100 ml) increased the cell numbers of strain R, from 5.9 x 10/ml for the
control, to 1.8 x 10^/ml. . curvata D showed a similar stimulation from
4.8 X 10 to 1.3 X 10 cells/ml when 1.45 mg nitrogen were added as ammon
ium sulfate.

For T^. cutaneum 40 this nitrogen addition also increased the

number from 2.9 x 10 to 6.4 x 10/ral, and for T. cutaneum 24 from 3.2 x 10

70

to 7.2 X 10/ml. Since yeast extract is approximately 10% nitrogen (70)


a 0.1% addition would be 10 mg N/100 ml.

This amount of yeast extract

caused about 50% increase in cell numbers while 14 mg N/100 ml caused a


somewhat larger increase.

The primary effect of yeast extract addition

was assumed to be due to its nitrogen content.


Metal salt additions to whey cultures showed slight stimulations of
growth rates and increases in maximum cell numbers in some cases.

But

when these salts were added in combinations, growth inhibition was often
observed and cells grew in bizarre, long filaments without cross walls.
The metal content of yeast extract may have been responsible for the
unusual morphology of

cutaneum 40 mentioned earlier.

Mineral require

ments were evaluated more fully in fermentation trials.

Nutritional Optimization-Fermenter Studies


C. curvata R
When 2.0 g/10 L of yeast extract were added to C_, curvata R (under
optimum physical conditions), the cell numbers increased from 5.1 x 10
to 1.1 X 10/ml.

This was accompanied by a production of about 1000 mM

COg. The effect of yeast extract was believed to be due to nitrogen, but
Mn as well as other metal salts were stimulatory to growth in whey shake
flask studies.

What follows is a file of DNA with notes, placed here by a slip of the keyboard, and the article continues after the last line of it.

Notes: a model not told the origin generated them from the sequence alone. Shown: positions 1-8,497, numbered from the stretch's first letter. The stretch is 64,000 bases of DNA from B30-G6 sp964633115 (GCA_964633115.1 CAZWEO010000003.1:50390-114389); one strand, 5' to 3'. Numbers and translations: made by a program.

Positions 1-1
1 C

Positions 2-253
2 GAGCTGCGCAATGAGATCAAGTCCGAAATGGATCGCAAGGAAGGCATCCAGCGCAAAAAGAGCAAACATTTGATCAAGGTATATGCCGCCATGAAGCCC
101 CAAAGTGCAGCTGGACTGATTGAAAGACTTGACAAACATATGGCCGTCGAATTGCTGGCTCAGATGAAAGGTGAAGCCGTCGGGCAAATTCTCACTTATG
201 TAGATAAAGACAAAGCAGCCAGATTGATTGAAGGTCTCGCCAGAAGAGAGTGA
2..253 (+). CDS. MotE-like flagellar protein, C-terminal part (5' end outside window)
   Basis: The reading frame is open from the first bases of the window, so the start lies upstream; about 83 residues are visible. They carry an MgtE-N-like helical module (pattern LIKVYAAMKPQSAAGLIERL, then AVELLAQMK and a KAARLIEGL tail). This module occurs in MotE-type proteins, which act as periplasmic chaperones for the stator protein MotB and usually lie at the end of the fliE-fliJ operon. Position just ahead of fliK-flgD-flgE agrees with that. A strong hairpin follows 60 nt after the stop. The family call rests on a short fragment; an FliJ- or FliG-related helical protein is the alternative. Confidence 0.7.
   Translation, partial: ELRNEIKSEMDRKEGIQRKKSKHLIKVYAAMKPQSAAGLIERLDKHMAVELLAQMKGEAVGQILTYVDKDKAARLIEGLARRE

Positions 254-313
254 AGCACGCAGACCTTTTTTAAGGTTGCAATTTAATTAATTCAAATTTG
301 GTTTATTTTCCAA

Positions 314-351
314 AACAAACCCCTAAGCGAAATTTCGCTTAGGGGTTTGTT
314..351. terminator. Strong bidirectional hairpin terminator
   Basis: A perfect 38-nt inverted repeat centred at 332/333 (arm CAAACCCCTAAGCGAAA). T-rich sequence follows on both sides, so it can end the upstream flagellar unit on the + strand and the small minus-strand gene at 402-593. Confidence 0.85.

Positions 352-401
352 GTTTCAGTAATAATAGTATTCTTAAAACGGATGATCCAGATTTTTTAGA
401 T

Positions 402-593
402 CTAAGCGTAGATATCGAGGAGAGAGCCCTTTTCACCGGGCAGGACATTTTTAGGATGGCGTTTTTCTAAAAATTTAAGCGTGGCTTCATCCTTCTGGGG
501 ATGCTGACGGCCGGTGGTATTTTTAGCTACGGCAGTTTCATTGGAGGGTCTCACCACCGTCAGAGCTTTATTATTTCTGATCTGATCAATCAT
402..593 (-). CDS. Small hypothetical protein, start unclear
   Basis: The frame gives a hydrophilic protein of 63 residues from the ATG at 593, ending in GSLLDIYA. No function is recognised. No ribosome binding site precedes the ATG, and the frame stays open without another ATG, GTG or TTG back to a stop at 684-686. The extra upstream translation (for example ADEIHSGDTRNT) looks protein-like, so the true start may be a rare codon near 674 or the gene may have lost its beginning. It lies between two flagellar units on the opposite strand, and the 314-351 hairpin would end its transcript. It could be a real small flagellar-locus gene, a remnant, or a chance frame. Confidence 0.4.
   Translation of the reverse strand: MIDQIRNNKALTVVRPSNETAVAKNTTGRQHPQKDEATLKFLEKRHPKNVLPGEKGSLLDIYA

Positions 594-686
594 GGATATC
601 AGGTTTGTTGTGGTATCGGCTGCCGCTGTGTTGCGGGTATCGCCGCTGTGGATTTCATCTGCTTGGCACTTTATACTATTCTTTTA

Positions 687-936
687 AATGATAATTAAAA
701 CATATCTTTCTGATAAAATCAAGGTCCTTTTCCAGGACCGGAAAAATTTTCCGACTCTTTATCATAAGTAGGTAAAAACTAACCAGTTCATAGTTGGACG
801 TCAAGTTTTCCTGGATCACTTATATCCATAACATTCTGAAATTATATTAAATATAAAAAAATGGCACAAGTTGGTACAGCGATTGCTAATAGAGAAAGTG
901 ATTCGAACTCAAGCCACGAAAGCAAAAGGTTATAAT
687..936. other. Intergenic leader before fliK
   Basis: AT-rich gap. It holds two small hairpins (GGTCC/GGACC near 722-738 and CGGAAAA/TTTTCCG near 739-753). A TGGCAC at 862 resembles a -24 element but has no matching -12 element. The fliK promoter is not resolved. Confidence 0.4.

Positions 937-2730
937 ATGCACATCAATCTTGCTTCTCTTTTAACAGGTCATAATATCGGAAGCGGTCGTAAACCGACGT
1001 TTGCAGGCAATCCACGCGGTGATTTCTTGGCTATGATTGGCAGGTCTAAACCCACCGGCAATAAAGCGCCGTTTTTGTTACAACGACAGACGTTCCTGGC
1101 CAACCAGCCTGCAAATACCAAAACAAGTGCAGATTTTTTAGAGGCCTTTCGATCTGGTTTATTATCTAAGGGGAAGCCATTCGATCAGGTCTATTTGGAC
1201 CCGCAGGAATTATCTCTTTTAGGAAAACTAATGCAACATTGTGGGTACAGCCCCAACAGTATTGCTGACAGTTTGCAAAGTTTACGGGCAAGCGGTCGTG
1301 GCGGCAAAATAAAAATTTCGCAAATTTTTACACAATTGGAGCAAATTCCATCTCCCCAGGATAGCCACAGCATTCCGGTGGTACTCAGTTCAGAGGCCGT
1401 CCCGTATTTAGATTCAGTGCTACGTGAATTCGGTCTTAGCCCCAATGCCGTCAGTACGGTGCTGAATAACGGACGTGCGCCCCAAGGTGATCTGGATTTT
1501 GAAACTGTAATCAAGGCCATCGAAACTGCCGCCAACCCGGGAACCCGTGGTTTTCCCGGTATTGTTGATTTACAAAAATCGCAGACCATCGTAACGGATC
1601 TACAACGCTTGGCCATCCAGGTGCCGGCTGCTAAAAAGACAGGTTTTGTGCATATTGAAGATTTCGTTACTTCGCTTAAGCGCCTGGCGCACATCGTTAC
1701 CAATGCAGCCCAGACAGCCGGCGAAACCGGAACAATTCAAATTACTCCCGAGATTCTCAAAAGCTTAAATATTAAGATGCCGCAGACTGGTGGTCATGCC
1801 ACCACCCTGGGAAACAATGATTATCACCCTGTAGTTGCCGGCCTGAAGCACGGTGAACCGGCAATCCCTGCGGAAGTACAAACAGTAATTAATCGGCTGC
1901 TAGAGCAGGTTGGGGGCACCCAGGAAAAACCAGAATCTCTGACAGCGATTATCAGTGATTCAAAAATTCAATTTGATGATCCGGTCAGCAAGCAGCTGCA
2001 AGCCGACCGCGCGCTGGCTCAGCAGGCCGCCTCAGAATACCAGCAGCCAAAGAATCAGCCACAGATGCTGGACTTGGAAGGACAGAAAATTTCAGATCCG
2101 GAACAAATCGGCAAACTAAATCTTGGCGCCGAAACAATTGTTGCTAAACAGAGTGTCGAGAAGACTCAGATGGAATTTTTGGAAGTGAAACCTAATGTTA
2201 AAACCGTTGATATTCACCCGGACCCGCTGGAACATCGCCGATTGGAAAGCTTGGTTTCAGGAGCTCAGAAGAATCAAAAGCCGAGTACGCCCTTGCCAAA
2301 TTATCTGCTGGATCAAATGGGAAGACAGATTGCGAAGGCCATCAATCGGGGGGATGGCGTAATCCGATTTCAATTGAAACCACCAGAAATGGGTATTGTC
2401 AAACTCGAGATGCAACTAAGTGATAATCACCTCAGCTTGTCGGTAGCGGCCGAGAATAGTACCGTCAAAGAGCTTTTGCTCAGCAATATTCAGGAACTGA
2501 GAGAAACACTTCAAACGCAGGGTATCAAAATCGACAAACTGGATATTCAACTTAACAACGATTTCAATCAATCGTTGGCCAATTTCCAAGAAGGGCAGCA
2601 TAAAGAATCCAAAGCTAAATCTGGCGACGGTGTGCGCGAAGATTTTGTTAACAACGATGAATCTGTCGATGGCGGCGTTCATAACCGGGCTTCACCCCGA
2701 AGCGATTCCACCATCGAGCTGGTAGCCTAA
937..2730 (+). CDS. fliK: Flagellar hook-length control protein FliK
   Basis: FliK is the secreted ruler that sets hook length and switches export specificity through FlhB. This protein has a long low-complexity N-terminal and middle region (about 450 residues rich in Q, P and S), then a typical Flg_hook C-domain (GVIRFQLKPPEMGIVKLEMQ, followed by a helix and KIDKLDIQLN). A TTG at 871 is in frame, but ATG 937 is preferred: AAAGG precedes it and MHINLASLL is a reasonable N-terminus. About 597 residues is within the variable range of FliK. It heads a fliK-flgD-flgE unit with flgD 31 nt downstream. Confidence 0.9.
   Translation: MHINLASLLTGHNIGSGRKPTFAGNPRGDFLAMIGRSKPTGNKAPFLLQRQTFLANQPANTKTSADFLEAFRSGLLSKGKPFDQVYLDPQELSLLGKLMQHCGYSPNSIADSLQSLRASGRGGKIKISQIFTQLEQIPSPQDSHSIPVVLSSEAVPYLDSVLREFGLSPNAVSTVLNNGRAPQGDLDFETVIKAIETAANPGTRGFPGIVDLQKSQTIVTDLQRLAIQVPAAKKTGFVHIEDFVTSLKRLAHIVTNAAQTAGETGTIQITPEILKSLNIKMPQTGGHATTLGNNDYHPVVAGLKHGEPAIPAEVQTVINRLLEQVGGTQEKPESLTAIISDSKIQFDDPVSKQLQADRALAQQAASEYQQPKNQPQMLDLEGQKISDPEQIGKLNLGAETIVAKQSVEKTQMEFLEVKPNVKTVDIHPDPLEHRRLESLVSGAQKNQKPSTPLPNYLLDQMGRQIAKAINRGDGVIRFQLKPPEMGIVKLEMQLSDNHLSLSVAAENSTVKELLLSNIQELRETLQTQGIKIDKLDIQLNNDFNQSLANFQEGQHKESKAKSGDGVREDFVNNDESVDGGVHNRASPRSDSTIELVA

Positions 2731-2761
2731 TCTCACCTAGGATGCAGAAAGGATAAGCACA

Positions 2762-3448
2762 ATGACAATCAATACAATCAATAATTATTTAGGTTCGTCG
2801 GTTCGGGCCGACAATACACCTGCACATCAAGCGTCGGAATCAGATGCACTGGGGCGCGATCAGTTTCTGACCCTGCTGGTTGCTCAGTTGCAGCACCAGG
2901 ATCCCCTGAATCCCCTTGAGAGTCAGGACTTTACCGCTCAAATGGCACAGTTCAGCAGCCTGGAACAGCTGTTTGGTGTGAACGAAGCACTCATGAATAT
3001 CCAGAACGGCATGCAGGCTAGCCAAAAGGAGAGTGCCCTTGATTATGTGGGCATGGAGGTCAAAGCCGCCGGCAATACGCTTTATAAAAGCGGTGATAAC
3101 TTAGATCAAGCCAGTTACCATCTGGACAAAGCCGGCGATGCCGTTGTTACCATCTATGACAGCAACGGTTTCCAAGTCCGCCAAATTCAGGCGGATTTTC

The effect of metal salts and nitrogen were further eval

uated in the fermenter.


When 25 mg Mn (as MnSO^) were added to the fermenter an increase of
numbers from 5.1 x 10 to 7.8 x 10/ml was observed. Further Mn additions
had no effect on growth or CO2 production.

When 1.28 g nitrogen (as 10 ml

15.5% NH4OH) were added to the fermenter the population showed another

71

increase from 7.8 x 10 to 1.1 x lO^/ml and resulted in 946 mM COg being
produced.

Addition of 53 mg phosphorous (as KHgPO^), previously shown to

be stimulatory in shake flasks, showed another slight increase in cell


numbers to 1.3 x 10^/ml. Other nutrients, such as Mg, Fe, thiamine,
pyridoxal, adenine, guanine, uracil, and cytosine which were present in
yeast extract but not known to be stimulatory, were also added and had no
effect on COg production.
The primary effect of yeast extract on growth was attributed to the
nitrogen, phosphorous and Mn content which is 190 mg, 20 mg, and approxi
mately 1.0 mg/2.0 g yeast extract, respectively (70). None of these
nutrients affected COg production without also affecting growth.
When the rate of cell growth and COg production started to decline at
the end of the fermentation, yeast extract was added to check the possi
bility that nutrients were then limiting growth.or CO2 production.

The

rate of CO 2 production continued to fall and cell lysis began which re


sulted in a 25% reduction in cell numbers.

. curvata D
Shake flask studies of . curvata D indicated that the addition of
ammonium sulfate (14 mg N/100 ml) stimulated growth markedly from 4.8 x 10
to 1.4 X 10/ml. The effect of yeast extract addition on growth was very
slight.

In the fermenter, yeast extract (200 mg) additions did not show

any stimulation, but when 3 ml of concentrated NH^OH (15.5%) were added


at the beginning of fermentation, numbers reached 7.0 x 10 as compared
with 5.3 X 10 in earlier trials.

Salts such as MnSO^, MgSO^ and KgHPO^

72

had no effect and may have been slightly inhibitory.

Seemingly the nutri

ents present in whey were sufficient for growth when M^OH was added.